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Government Digital Service Opens For Business

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The GDS is now in place to reduce the cost and improve the quality of government online services

Cabinet Office minister Francis Maude has announced the Government Digital Service (GDS) is open for business.

GDS forms the hub of the government’s digital services initiative and has already been instrumental in setting up the ePetitions site, and the development of the Tech City App for smartphones. Both projects have been completed since August, an achievement the new service is proud to promote.

Cross-government harmonisation

Mike Bracken (pictured), the government’s executive director of digital, said in a statement, “It’s taken a few months of incredibly hard work to bring six parts of Government activity into one place, but we’re here now. We’ve had huge support, from Cabinet Office colleagues, our Minister and his colleagues in Number 10, and, crucially, the Treasury.”

He also acknowledged the third-party input to the scheme: “We’ve had great support too from many in the wider digital community to try something very different with Government and technology. We’ve done it very quickly, starting in early August, we’ve moved people, structures and buildings simultaneously, never an easy ask.”

The GDS is planned to be a centre of excellence for government services projects. Having a central reference point will give other departments a focal point for collaboration and access to the expertise they may need to see their plans through. Prior to this the departments had to supervise and organise their projects in isolation on a piecemeal basis.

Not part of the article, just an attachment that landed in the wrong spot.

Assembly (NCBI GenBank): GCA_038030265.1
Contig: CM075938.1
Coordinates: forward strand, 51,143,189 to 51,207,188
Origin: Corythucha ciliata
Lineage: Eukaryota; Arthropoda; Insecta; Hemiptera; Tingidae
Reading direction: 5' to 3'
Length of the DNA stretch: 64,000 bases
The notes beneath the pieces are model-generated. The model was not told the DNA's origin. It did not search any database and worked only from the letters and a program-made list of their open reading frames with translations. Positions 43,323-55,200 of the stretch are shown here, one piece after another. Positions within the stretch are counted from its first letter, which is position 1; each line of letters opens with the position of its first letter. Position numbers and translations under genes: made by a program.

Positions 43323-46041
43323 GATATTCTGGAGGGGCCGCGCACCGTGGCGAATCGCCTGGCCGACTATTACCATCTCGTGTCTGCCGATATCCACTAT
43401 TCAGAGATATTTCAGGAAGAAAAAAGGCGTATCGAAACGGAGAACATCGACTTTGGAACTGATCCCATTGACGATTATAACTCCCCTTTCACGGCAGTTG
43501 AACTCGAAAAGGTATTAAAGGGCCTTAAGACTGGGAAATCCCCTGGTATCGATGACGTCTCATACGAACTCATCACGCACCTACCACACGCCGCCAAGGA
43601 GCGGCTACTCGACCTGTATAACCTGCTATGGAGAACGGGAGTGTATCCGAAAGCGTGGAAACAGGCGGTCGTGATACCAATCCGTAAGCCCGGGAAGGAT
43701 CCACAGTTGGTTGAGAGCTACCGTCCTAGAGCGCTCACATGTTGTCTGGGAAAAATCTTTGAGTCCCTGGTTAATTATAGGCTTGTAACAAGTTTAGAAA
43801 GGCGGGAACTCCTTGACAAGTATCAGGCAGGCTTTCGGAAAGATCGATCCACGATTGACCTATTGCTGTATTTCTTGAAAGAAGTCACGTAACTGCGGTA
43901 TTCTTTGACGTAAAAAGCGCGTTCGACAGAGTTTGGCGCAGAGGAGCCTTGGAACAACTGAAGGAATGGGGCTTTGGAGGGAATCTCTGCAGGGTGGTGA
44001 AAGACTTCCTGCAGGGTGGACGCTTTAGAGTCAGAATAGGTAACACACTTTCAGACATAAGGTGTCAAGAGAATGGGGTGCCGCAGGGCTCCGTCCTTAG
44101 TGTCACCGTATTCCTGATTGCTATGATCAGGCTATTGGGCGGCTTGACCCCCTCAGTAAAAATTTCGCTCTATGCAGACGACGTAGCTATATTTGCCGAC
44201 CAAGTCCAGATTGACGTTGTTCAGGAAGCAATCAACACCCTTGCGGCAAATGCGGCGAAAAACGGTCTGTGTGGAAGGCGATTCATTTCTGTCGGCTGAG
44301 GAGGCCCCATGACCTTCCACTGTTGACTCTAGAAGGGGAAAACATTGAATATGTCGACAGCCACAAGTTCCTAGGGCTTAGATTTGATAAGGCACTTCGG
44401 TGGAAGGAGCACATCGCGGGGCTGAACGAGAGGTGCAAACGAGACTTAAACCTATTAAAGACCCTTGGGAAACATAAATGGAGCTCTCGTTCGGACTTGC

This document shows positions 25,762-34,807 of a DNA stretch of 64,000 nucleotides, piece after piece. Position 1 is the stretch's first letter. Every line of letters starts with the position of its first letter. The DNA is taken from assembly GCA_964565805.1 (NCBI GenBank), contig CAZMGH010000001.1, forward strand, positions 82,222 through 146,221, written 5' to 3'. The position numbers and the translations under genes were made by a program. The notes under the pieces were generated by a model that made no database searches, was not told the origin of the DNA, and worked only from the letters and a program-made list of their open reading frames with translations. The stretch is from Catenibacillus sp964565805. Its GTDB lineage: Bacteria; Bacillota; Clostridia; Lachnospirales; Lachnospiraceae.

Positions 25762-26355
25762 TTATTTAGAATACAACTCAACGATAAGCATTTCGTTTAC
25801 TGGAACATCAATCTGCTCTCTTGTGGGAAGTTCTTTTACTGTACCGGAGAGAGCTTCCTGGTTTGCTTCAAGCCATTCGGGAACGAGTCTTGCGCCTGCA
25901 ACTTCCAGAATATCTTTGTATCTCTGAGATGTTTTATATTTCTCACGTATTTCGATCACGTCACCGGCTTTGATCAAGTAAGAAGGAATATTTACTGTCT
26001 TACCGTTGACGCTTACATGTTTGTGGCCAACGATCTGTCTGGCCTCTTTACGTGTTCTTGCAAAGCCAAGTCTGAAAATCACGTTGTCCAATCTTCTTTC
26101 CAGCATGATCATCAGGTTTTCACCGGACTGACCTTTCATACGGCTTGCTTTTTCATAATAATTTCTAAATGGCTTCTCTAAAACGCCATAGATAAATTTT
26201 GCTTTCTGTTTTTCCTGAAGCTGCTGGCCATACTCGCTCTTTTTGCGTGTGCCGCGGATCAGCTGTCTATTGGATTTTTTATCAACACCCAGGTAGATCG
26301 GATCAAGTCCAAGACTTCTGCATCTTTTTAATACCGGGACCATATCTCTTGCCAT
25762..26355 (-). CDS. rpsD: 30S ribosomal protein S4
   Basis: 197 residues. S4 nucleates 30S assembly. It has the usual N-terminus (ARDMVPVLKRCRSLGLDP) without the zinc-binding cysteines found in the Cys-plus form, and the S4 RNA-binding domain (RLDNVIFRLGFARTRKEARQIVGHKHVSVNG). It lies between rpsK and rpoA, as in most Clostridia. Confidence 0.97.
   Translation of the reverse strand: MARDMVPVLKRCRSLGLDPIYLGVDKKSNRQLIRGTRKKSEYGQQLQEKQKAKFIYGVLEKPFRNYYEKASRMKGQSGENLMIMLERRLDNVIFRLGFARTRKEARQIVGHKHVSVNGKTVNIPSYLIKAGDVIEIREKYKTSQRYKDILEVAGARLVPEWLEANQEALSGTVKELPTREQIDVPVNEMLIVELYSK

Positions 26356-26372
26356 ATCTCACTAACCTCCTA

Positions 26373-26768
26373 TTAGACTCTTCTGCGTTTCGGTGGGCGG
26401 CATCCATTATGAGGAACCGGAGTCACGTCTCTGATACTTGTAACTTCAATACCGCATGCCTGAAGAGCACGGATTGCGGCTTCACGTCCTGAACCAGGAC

Bracken said that GDS has already assisted the Department for Work and Pensions (DWP), the tax department (HMRC), the Ministry of Justice (MoJ).

GDS is one of the government’s cost-cutting initiatives, similar to the Government Procurement Service to ensure that contracts are fair and economical. In the past, departments have found that quotes for similar work undertaken by different sections have been allocated widely differing budgets. Incidents like the current row with CDS over the cancellation of the National Health Service National Programme for IT (NHS NPfIT) project were not uncommon and the centralised, specialist divisions are intended to eradicate or minimise these incidents.

“The mission at GDS is attractive to digital experts and public policy specialists alike,” Bracken said, “and we are starting to see new skills take root within Government. ‘Creating an environment for technology leaders to flourish’ is one of our key principles, and we are starting to live up to it.”

The biggest challenge to be given to GDS so far is the development of identity assurance for digital transactions. It is hoped that this £10 million cross-government project will deliver an identity scheme to allow citizens to securely register for government service using their own digital IDs.